HITRUST builds GDPR into its data protection framework

HITRUST announced that it is expanding its framework to include the General Data Protection Regulation (GDPR) and the Singapore Personal Data Protection Act (PDPA) requirements and pulling them into what it described as a global ‘one framework, one assessment’ model.


“As countries around the world continue to adopt and advance data protection laws, the challenge of doing business on a global scale grows increasingly complex,” says Anne Kimbol, chief privacy officer, HITRUST. “Many countries have their own unique regulatory requirements, creating costs and challenges for organizations to determine if they are compliant to conduct business globally.”


As providers and enterprises wrestle with the complexity of global compliance, the U.S. government is working on integrating risk management across all the aspects of a business.

In light of that, the National Institute of Standards and Technology posted its newest update to its Risk Management Framework last month. NIST’s Risk Management Framework 2.0 combined privacy, security and supply chain into one, we reported Dec. 21. RMF 2.0 includes seven objectives and adds a preparation step.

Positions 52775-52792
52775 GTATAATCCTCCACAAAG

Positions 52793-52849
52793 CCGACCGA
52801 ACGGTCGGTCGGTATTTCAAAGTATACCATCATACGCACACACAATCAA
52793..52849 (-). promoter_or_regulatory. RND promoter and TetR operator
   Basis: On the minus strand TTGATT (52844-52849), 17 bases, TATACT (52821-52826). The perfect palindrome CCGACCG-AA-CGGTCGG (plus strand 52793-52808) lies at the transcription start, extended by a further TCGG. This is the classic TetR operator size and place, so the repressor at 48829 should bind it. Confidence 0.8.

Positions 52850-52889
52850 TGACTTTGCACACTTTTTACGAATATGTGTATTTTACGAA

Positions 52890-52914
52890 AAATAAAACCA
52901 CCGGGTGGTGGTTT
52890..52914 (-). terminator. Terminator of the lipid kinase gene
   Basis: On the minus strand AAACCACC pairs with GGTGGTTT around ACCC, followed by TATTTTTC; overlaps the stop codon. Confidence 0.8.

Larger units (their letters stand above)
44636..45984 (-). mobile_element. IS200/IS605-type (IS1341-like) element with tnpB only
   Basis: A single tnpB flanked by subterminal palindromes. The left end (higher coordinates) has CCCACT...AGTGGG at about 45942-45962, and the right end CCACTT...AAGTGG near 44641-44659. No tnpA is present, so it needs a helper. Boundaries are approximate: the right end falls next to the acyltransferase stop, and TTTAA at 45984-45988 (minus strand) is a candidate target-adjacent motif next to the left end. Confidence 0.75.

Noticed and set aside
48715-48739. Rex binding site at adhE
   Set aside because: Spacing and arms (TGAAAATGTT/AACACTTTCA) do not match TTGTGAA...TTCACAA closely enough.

“RMF 2.0 is the first framework in the world to address security, privacy, and supply chain risk in an integrated manner — at the organization, mission/business process, and system levels,” NIST Fellow Ron Ross wrote in a Twitter post.


In addition to the new ‘one framework, one assessment’ expansion in Europe and Asia, HITRUST officials also announced that the company has filed — through its Irish subsidiaries — a formal application with the European Union’s Data Protection Board and the Irish Data Protection Commission to have the HITRUST CSF officially recognized as a standard for GDPR certification.

HITRUST is also working with Irish authorities to become an accredited certification body for GDPR.

And HITRUST announced it is evaluating the process to be an Accountability Agent under the Asia-Pacific Economic Cooperation (APEC) Cross Border Privacy Rules and Procedures for Processing programs.
According to Bryan Cline, vice president of standards and analysis at HITRUST, “Businesses leveraging the HITRUST Approach will be able to leverage a single HITRUST CSF Assessment to report their security, privacy and compliance posture to various audiences globally.”

Diana Manos is a Washington, D.C.-area freelance writer specializing in healthcare, wellness and technology.

Twitter: @Diana_Manos
Email the writer: [email protected]

Source: Read Full Article